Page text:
Now to make sure the firewall port is open we will need. I created a .cmd file containing the following 2 commands. The first opens the firewall for WINRM, the second for ping. This was added in the root folder of my role project.

netsh advfirewall firewall add rule name="Windows Remote Management (HTTP-In)" dir=in action=allow service=any enable=yes profile=any localport=5985 protocol=tcp

netsh advfirewall firewall add rule name="ICMPv6 echo" dir=in action=allow enable=yes protocol=icmpv6:128,any

Then I added a startup task to ServiceDefinition.csdef:

<Startup>

  <Task commandLine="EnablePowershellRemoting.cmd" executionContext="elevated" taskType="foreground"/>

</Startup>

Next add the Role to Azure Connect. I’ll assume you know how to do this.

Now deploy your service. Once deployed, do the final step to connect the Azure connect network, and make sure the agent is installed on your computer.

The final step is to “turn on” PowerShell Remoting. For numerous reasons, you cannot just run a startup task with “Enable-PSRemoting” as the command. The biggest reason is that startup tasks run as local system and thus cannot actually complete the Enable-PSRemoting command.

This is where I got stuck for 3 days until Lee shared his script. The script is below and is fairly easy to follow. Basically it will connect to the VM and create a scheduled task to enable-psremoting.

##############################################################################

##

## Enable-RemotePsRemoting

##

## From Windows PowerShell Cookbook (O'Reilly)

## by Lee Holmes (http://www.leeholmes.com/guide)

##

##############################################################################

 

<#

.SYNOPSIS

 

Enables PowerShell Remoting on a remote computer. Requires that the machine

responds to WMI requests, and that its operating system is Windows Vista or

later.

 

.EXAMPLE

 

Enable-RemotePsRemoting <Computer>

 

#>

 

param(

    ## The computer on which to enable remoting

    $Computername,

 

    ## The credential to use when connecting

    $Credential = (Get-Credential)

)

 

Set-StrictMode -Version Latest

$VerbosePreference = "Continue"

 

$credential = Get-Credential $credential

$username = $credential.Username

$password = $credential.GetNetworkCredential().Password

 

$script = @"

 

`$log = Join-Path `$env:TEMP Enable-RemotePsRemoting.output.txt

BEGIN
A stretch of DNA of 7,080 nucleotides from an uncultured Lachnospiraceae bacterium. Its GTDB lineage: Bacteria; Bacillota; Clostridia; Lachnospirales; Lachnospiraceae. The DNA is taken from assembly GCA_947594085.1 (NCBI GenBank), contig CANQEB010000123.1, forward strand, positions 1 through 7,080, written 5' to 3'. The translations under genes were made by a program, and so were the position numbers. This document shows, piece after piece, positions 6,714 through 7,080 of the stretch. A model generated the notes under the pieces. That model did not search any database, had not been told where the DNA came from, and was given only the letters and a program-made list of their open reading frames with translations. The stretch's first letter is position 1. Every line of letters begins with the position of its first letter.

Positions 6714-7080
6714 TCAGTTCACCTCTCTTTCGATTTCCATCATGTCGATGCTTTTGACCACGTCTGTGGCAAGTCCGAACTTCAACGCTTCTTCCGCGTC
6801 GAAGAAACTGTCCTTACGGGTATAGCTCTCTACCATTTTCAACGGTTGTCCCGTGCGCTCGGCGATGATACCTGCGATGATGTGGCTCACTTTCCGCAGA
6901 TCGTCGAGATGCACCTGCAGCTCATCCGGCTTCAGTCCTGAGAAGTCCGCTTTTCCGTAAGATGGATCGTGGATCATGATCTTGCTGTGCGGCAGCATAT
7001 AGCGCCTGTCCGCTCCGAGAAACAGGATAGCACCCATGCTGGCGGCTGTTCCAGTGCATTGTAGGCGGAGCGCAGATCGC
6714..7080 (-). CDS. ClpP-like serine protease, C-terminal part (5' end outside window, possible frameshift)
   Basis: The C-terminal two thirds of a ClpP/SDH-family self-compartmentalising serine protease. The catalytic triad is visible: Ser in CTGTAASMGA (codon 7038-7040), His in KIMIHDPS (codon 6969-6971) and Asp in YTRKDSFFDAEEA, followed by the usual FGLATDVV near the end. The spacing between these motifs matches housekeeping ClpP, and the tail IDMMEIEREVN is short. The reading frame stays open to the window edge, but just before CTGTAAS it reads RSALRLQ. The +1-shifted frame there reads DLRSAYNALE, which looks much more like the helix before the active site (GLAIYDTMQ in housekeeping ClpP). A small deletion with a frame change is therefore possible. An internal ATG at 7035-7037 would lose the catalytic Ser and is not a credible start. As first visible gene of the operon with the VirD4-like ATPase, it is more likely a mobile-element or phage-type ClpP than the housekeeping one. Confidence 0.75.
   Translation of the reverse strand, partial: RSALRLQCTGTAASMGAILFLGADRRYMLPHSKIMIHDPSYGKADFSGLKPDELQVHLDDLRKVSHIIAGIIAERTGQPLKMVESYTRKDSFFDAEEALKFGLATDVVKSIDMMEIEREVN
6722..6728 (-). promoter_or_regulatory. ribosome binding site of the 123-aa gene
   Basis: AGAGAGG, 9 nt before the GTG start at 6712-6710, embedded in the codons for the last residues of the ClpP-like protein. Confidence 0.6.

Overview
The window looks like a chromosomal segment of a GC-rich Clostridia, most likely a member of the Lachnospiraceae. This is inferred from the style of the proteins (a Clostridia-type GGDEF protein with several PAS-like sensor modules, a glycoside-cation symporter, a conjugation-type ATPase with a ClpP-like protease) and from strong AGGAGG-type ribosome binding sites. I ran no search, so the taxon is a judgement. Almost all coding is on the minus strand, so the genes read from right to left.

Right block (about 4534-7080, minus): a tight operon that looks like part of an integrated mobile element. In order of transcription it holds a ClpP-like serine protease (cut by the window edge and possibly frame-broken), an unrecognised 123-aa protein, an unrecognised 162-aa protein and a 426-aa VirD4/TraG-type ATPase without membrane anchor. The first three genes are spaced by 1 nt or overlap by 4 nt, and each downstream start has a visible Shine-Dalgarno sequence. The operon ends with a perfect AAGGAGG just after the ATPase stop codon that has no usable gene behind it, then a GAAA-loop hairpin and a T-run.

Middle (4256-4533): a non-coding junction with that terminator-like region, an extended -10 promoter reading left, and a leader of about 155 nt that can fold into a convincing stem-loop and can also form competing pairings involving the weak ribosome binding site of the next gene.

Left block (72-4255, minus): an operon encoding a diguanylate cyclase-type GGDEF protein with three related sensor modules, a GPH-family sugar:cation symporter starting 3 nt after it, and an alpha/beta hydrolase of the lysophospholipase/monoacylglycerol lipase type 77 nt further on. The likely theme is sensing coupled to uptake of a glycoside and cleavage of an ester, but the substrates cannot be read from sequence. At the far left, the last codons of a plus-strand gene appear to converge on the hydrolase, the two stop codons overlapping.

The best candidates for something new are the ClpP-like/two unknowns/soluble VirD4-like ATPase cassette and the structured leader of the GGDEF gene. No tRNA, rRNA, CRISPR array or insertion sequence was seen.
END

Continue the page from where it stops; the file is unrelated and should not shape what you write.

Remove-Item -Force `$log -ErrorAction SilentlyContinue

Start-Transcript -Path `$log

 

## Create a task that will run with full network privileges.

## In this task, we call Enable-PsRemoting

schtasks /CREATE /TN 'Enable Remoting' /SC WEEKLY /RL HIGHEST ``

    /RU $username /RP $password ``

    /TR "powershell -noprofile -command Enable-PsRemoting -Force" /F |

    Out-String

schtasks /RUN /TN 'Enable Remoting' | Out-String

 

`$securePass = ConvertTo-SecureString $password -AsPlainText -Force

`$credential =

    New-Object Management.Automation.PsCredential $username,`$securepass

 

## Wait for the remoting changes to come into effect

for(`$count = 1; `$count -le 10; `$count++)

{

    `$output = Invoke-Command localhost { 1 } -Cred `$credential ``

        -ErrorAction SilentlyContinue

    if(`$output -eq 1) { break; }

 

    "Attempt `$count : Not ready yet."

    Sleep 5

}

 

## Delete the temporary task

schtasks /DELETE /TN 'Enable Remoting' /F | Out-String

Stop-Transcript

 

"@

 

$commandBytes = [System.Text.Encoding]::Unicode.GetBytes($script)

$encoded = [Convert]::ToBase64String($commandBytes)

 

Write-Verbose "Configuring $computername"

$command = "powershell -NoProfile -EncodedCommand $encoded"

$null = Invoke-WmiMethod -Computer $computername -Credential $credential `

    Win32_Process Create -Args $command

 

Write-Verbose "Testing connection"

Invoke-Command $computername {

    Get-WmiObject Win32_ComputerSystem } -Credential $credential

 

Piece of cake really.

Once you have the script saved, you can execute it like

PS> $computername = "WhateverTheComputerNameOfTheInstanceIs"
PS> .\Enable-RemotePSRemoting.ps1 $computername

Once it finishes executing, you should be able to connect using:

PS> Enter-PSSession –ComputerName $computername –Credential RemoteDesktopUsername

Then you can work interactively – try get-process as an example.

Pretty neat, and great for debugging!

THIS POSTING IS PROVIDED “AS IS” WITH NO WARRANTIES, AND CONFERS NO RIGHTS